26 LITIGATION FUNDING The High Court has held that litigation funding is not an abuse of process and is, subject to certain restrictions, an acceptable practice. In Campbells Cash & Carry Pty Limited v Fostif Pty Limited [2006] HCA 41 a litigant commenced proceedings in the Supreme Court of NSW seeking recover of tobacco licence fees. The proceedings were commenced with the assistance of a litigation funder who was to receive a “success fee” of one-third of any amount recovered by the plaintiff retailer. The trial judge found that the litigation funding arrangements were against public policy and constituted an abuse of process. That decision was reversed on appeal to the NSW Court of Appeal. The appellant was granted special leave to appeal to the High Court of Australia.

27 LITIGATION FUNDING The majority of the High Court held that none of the elements of the litigation funding arrangement proposed by the litigation funder, such as: the litigation funder’s motive of profiting from the litigation of others; the litigation funder seeking out or encouraging persons to sue when they would otherwise not have done so; the potential profits to be made by the litigation funder; or the litigation funder’s control of the proceedings, either alone or in combination, required condemnation as being contrary to public policy or leading to any abuse of process.

28 LITIGATION FUNDING In July 2012 the Federal Government enacted regulations that excluded funded class actions from the definition of “managed investment schemes” and exempted the funding of class actions from the requirement to hold an Australian Financial Services Licence. These steps were necessary as the Federal Court had held that the funding arrangements in a shareholder class action constituted a managed investment scheme: Brookfield Multiplex Limited v International Litigation Partners Pte Limited [2009] FCAFC 147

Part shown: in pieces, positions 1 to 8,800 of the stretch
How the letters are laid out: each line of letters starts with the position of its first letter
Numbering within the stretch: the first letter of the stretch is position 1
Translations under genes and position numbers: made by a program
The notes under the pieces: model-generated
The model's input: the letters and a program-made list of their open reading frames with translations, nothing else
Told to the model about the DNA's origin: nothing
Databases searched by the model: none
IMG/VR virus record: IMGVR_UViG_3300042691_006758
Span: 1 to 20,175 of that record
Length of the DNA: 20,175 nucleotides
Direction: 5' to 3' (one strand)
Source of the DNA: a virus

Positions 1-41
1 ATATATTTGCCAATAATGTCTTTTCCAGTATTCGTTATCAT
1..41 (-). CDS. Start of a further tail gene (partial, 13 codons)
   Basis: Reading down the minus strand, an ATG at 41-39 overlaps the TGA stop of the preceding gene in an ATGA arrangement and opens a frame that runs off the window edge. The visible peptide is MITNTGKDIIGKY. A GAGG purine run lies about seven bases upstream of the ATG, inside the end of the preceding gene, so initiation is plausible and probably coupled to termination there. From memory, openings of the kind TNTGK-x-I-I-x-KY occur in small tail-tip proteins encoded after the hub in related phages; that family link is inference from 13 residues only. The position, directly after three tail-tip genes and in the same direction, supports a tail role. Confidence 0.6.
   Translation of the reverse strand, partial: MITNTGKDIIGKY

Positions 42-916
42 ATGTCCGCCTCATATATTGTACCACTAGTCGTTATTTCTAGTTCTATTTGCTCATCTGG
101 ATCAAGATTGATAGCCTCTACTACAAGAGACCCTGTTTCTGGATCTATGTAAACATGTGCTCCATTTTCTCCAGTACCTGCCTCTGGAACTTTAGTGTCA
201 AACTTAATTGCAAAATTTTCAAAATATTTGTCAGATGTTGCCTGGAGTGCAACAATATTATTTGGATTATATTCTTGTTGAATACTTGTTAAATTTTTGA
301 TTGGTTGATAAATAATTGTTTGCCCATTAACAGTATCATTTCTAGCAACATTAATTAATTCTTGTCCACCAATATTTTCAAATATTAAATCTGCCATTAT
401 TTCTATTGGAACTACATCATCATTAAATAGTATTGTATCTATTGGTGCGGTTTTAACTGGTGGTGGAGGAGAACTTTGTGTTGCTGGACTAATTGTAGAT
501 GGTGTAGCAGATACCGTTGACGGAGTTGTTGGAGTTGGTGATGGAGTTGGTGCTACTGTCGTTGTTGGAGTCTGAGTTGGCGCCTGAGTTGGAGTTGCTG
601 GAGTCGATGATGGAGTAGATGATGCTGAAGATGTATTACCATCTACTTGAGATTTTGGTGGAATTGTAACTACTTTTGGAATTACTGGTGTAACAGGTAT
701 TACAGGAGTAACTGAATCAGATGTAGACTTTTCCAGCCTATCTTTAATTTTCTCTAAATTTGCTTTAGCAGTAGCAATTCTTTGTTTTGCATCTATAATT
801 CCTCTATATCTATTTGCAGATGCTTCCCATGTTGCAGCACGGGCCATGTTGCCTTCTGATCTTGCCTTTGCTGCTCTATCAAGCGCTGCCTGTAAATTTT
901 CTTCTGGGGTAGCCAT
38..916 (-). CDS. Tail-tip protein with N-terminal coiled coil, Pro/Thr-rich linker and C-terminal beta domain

29 LITIGATION FUNDING In October 2012 the High Court held that litigation funders do not require an Australian Financial Services Licence because funding arrangements are “credit facilities” and the Corporations Act 2001 provides that a “credit facility” is not a “financial product” : International Litigation Partners Pte v Chameleon Mining NL [2012] HCA 45

30 LITIGATION FUNDING ASIC has recently issued new guidelines warning about conflicts of interest between law firms and litigation funders in an effort to better protect people who take part in major litigation, such as class actions. This followed the revelation that a plaintiff’s law firm and its principals had financial ties to a litigation funder which the firm proposed to use for a class action. The new ASIC guidelines will force funders to manage and disclose potential conflicts to better protect litigants: ASIC Report 338, April 2013, “Response to Submissions CP 185 Litigation Schemes and Proof of Debt Schemes: Managing Conflicts of Interest”

Question 1 from September 2014 Kilgore Pty Limited (“Kilgore”) has been making surfboards for many years but its designs are now seen as old-fashioned. Kilgore is essentially a two-person company. Steve Kilgore is the managing director who makes all the decisions, and Mary Kilgore, his spouse, is a “silent” director who takes no part in the running of the business. She does not attend meetings but her name is put on the minutes anyway. Kilgore falls behind in paying suppliers of materials. By agreement with the workforce, it delays wages payments to its employees. It approaches its bank, but the bank declines to lend more money. Kilgore engages a business adviser who recommends cutting its product range, sacking staff and borrowing money offshore. Steve follows this advice and obtains an additional $500,000 loan that is unsecured. Unfortunately the attempt to revitalize the company fails and Kilgore goes into liquidation. The liquidator contemplates an action against Steve and Mary for insolvent trading. Advise the liquidator what he will have to prove, and what defences might be raised.